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Intruder: aka "Night Crew: The Final Checkout"

Genre - Genre Classics

Director(s) - Scott Spiegel

Writer(s) - Lawrence Bender and Scott Spiegel

Blue Rider's Role - Bridge financier

Distributor(s) - Empire Pictures, Paramount Home Video (US video and laserdisc), Dragon Film Entertainment, Screen Entertainment (UK DVD), Wizard Entertainment (unabridged Director's cut DVD)

Release Date - 1988

Synopsis - A convenience supermarket's night shift crew spends its last evening of employment marking down the store goods in anticipation of the impending closure of the store. As the shift begins, an intruder comes calling: the ex-boyfriend of one of the young workers, fresh out of jail, looking to rekindle his old relationship but doomed to frustration. Irate with the cold response, the ex-jailbird gets angry and several members of the night crew eject him from the store.

As the night progresses, one by one the hapless staffers get brutally murdered. Who is to blame for the violent murders? Is it the peeved rebuffed boyfriend or is their an insane killer on the loose?

Critics' Kudos:
Alan Simpson, Sex Gore Mutants: "At long last (and long overdue) the DVD world is being treated to perhaps Scot Speigel's most underrated and finest work: Intruder, a gorgeous low-budget shocker that has long been one of the best-kept secrets of the genre scene.

"Intruder is one of the finest teen horror movies that has been unleashed in many years, and it is bewildering to try comprehend why it has taken so long to make its rightful way onto the DVD format. The plot and murder scenarios are done so convincingly well that any budget limitations are completely irrelevant.

"First off, Spiegel's direction is solid throughout and at times shows real class--little touches like the internal phone-cam shot (and others like it) show real quality in a low-key, Hitchcockian fashion.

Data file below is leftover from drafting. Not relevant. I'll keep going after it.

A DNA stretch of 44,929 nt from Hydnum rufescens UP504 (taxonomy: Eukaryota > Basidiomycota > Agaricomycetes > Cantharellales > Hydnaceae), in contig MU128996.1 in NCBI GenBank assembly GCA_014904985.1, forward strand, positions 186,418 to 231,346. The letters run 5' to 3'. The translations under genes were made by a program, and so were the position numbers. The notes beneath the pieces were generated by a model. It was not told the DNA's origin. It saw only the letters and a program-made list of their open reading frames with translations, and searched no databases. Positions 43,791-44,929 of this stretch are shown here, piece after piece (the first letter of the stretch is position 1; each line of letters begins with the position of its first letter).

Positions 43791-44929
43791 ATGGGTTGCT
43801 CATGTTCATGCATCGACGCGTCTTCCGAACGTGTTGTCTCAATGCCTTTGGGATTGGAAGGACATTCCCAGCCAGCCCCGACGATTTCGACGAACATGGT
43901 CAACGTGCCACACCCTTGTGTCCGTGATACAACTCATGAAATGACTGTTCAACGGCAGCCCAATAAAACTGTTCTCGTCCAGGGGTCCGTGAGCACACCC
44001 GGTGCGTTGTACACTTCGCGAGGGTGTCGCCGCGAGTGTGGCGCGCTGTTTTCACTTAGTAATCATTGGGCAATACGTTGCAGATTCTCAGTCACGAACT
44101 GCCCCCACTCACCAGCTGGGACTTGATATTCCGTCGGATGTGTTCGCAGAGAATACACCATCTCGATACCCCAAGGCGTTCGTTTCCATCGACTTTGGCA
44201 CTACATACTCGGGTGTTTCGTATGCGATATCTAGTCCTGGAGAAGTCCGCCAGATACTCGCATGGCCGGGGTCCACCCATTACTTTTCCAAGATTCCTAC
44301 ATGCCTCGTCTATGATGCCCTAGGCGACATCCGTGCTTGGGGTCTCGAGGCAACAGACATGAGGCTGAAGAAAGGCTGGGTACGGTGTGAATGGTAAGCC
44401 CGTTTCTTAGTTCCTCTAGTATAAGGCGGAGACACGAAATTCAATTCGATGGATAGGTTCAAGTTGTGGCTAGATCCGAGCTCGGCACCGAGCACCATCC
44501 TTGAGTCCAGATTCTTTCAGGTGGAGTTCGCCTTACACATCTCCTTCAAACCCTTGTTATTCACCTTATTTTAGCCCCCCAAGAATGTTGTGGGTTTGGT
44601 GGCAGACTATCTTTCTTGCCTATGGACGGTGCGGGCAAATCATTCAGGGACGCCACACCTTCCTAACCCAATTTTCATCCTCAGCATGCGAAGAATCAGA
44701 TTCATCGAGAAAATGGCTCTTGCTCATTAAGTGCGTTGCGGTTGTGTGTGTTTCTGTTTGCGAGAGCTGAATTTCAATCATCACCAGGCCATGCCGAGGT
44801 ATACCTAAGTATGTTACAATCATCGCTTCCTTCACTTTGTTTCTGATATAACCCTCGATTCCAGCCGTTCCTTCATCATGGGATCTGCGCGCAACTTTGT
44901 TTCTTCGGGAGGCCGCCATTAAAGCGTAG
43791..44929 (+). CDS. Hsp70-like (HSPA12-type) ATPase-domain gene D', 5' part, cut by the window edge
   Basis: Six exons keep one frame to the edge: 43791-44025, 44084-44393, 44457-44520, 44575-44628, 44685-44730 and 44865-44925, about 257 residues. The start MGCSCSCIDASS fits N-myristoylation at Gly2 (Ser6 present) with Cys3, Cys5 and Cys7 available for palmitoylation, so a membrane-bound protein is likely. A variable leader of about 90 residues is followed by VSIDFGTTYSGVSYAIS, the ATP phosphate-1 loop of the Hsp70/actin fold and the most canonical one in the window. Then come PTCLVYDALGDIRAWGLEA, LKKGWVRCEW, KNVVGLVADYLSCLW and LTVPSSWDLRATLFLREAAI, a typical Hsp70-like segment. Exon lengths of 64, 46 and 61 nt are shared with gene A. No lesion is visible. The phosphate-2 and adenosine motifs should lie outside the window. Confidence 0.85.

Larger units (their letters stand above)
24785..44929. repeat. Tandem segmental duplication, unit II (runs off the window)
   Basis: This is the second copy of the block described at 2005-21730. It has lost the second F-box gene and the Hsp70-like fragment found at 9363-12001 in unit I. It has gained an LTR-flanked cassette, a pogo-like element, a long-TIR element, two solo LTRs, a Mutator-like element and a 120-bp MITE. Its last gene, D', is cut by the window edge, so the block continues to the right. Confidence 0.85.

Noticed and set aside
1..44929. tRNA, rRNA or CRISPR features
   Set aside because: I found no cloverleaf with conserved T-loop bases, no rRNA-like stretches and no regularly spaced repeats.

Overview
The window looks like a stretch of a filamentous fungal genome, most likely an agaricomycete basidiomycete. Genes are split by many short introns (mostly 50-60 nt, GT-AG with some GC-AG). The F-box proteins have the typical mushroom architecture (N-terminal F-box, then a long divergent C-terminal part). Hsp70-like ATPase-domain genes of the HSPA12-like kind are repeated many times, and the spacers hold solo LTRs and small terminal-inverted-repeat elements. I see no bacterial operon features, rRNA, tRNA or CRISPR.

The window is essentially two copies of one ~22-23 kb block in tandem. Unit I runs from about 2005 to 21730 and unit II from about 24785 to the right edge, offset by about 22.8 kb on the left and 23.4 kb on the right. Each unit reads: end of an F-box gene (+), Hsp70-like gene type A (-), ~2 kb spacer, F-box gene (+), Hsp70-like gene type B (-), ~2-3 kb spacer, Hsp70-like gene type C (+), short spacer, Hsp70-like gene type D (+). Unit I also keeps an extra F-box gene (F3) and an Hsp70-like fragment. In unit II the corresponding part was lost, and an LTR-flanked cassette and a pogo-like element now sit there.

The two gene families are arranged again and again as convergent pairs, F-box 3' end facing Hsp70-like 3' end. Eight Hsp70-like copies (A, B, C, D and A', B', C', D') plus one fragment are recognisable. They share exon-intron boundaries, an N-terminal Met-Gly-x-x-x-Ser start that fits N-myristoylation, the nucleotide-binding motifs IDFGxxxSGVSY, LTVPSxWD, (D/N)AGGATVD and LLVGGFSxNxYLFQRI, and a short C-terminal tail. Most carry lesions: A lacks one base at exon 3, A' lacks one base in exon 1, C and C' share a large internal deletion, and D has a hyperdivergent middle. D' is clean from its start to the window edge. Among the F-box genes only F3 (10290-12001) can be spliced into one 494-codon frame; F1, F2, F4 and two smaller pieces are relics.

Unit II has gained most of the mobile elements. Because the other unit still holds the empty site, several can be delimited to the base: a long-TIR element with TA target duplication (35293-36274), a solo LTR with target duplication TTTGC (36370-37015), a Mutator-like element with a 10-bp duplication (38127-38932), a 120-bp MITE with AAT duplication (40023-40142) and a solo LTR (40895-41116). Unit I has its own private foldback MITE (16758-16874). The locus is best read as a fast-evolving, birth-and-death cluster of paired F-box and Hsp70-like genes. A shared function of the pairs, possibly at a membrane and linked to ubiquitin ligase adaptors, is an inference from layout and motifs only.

"The small ensemble cast delivers a straight (and at times fun) performance with notable kudos going to the excellent demented psycho lead during the film's finale. Another key pleasure jolt for genre fans will undoubtedly be the excellent bloody death scenes, with some showstopping stunning gory moments that will please even the most die hard of grue fans. And lest I forget to mention the other key factor for fans of the Renaissance gang, the cameo acting appearances by fan faves Sam and Ted Raimi as well as a blink or you'll miss it from SGM's fave ham Bruce Campbell. Perhaps Sam and Ted's performances are most noticeable for the goofball lack of acting skills (sorry guys), but they are obviously having a bundle of fun appearing in this production (as well as enjoying being knocked off in a bloody manner by their old friend).

"Intruder is a great, simple slice of genre fun that I have long believed to be one of the slasher sleepers that has too long been ignored. Hopefully now this excellent DVD release will start to help get this film back in the spotlight where it truly belongs.

"This special edition DVD from Dragon Films does this great movie no shame either, with a lovely presentation. The main feature has been remastered from the original release and looks very good indeed, with a nice, strong image and good clear audio. The extras, though, are what make this release just that bit more special. First off there's the movie trailer with a bonus rough of the TV promo for the movie under its working title Night Crew. Next up is a wondrous treat for fans of the Renaissance team's work: it's the inclusion of two of the Spiegel's early super 8 shorts Attack of the Helping Hand and Tora! Tora! Tora! These are old home movies filmed on Super 8 that were never expected to see the light of day on a format like DVD, but I'm absolutely thrilled that they have at last appeared (and I'm sure the Renaissance gang's fans will agree with me!) Laughs aplenty are the order of the day with these two fun shorts, and you'll find plenty to chuckle about also. Next up on the extras we are get two deleted scenes: snippets of extended gore from the original workprint of the movie. The first has Raimi being impaled on a hook and the second is the oft-discussed head-on-the-butcher-saw scene, which in the main print is shocking enough--but this out-take takes it beyond that with more crazy carnage! Finally there are the obligatory filmography pages; this time around we get Spiegel's and Campbell's.